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The Great Mystery Show

The Great Mystery Show

Oct 7, 2017–Sep 2, 2018

From psychics to physicists, The Great Mystery Show artfully peels away the veil of the unknown, playfully exploring mystery as that one secret power behind great art, science, and pursuit of the sacred.

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Photo of Adolf Wölfli

Adolf Wölfli

(1864–1930)

Adolf Wölfli was born February 29, 1864 in Bowil, Switzerland, the youngest of seven children whose father was a stonecutter and mother, a laundress. Physically and sexually abused, he was orphaned before his tenth birthday. He was soon officially made a ward of the community, living in a variety of state-run foster homes. As a young man, Wölfli worked as an itinerant farm laborer and grave digger, developing a powerful build. He briefly joined the military in 1883, as part of the infantry. He never married, being forbidden to court the young woman he loved by her father, due to his low social status.

In 1890, Wölfli was sentenced to two years in prison for the attempted molestation of two young girls, and in 1895, after a third incident of alleged molestation of a three-and-a-half-year-old-girl, he was committed to the Waldau Psychiatric Clinic in Bern, Switzerland where he remained until his death in 1930.

Suffering from psychosis and terrifying hallucinations, Wölfli was violent with other patients and subsequently, he was frequently placed in isolation during his first decade in the Waldau clinic. After four years, Wölfli began to draw and write, compose and collage. His earliest preserved works date from 1904, showing highly restless and symmetrical pencil lines drawn on newsprint. These early works combine his images, words, and musical notations, and forecast the principal motifs and pictorial symbolic devices of Wölfli's later works.

Dr. Walter Morgenthaler arrived at Waldau in 1908, and that same year Wölfli embarked upon the epic autobiographical project that would consume the remaining twenty-two years of his life. The text of this autobiography is interspersed with poetry, musical composition, and three thousand illustrations, comprising more than twenty-five thousand pages of intermingled reality and fiction, and recasting himself as a sainted child. Hand-bound by Wölfli and stacked in his cell, the forty-five volumes he produced eventually reached a height of more than six feet.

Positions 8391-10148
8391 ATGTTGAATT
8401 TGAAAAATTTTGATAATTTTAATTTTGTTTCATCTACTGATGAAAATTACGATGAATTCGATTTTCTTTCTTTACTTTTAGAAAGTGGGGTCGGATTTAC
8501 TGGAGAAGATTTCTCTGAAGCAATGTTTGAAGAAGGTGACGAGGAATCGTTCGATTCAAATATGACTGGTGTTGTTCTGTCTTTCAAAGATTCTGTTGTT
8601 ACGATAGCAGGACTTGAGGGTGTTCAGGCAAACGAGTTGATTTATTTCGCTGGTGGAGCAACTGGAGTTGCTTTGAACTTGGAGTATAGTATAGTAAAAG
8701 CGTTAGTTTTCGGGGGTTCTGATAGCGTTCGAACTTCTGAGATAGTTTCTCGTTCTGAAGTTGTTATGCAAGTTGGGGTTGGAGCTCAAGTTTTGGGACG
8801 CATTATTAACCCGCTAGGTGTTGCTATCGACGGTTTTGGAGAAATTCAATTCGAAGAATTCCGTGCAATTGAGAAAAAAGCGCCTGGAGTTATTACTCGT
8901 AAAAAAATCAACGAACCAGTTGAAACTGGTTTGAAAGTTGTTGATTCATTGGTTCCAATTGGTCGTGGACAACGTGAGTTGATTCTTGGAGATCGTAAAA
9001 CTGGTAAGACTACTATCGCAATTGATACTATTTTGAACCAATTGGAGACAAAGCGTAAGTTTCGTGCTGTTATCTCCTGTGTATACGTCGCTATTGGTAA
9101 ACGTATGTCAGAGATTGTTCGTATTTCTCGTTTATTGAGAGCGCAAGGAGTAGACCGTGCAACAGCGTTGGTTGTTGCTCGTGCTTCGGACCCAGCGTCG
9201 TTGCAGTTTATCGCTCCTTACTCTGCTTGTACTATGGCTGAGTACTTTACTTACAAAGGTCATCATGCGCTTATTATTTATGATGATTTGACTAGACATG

Detail: Untitled, Adolf Wölfli, 1918, Collection of Tim & Nancy Grumbacher, Photo Jill Fannon

From 1910, while systematically working on this grand work, Wölfli found he desired the solitude and protection of a private cell, which he decorated with his own works, and in solitude produced a huge number of works including painted furniture. Famed psychologist Carl Jung, fascinated with mandala theory, so practically in evidence throughout much of Wölfli's work, obtained two of Wölfli's works for his personal private collection. Wölfli traded his works with clinic visitors in exchange for pencils, paper or other essentials, but calculated their real worth in multi-digit, astronomical notations. Ironically, today, his works do sell at auctions and prestigious galleries and command prices in tens and hundreds of thousands of dollars.

Morgenthaler closely observed Wölfli's methods, writing in his influential 1921 book, "Ein Geisteskranker als Künstler" ("A Psychiatric Patient as Artist") which first brought Wölfli to the attention of the art world:

"Every Monday morning Wölfli is given a new pencil and two large sheets of unprinted newsprint. The pencil is used up in two days; then he has to make do with the stubs he has saved or with whatever he can beg off someone else. He often writes with pieces only five to seven millimeters long and even with the broken-off points of lead, which he handles deftly, holding them between his fingernails. He carefully collects packing paper and any other paper he can get from the guards and patients in his area; otherwise he would run out of paper before the next Sunday night."

Detail: Untitled, Adolf Wölfli, c. 1915, Private Collection, Photo Jill Fannon

Dr. Morgenthaler also mentioned that at Christmas, the hospital gave Wölfli a box of colored pencils which "lasted him two or three weeks at the most." A few days before his death, Wölfli lamented his inability to complete the final section of the autobiography, a grandiose finale of nearly three thousand songs, which he titled "Funeral March." Wölfli died on November 6, 1930 in Waldau Clinic after 35 years of residing there. His work was greatly championed by artist Jean Dubuffet and he was one of the first artists to be associated with the Art Brut or 'raw outsider artist' label.

Links:

To learn more about Adolf Wölfli, visit The Adolf Wolfli Foundation, Museum of Fine Arts, Bern, Switzerland, & http://www.adolfwoelfli.ch/.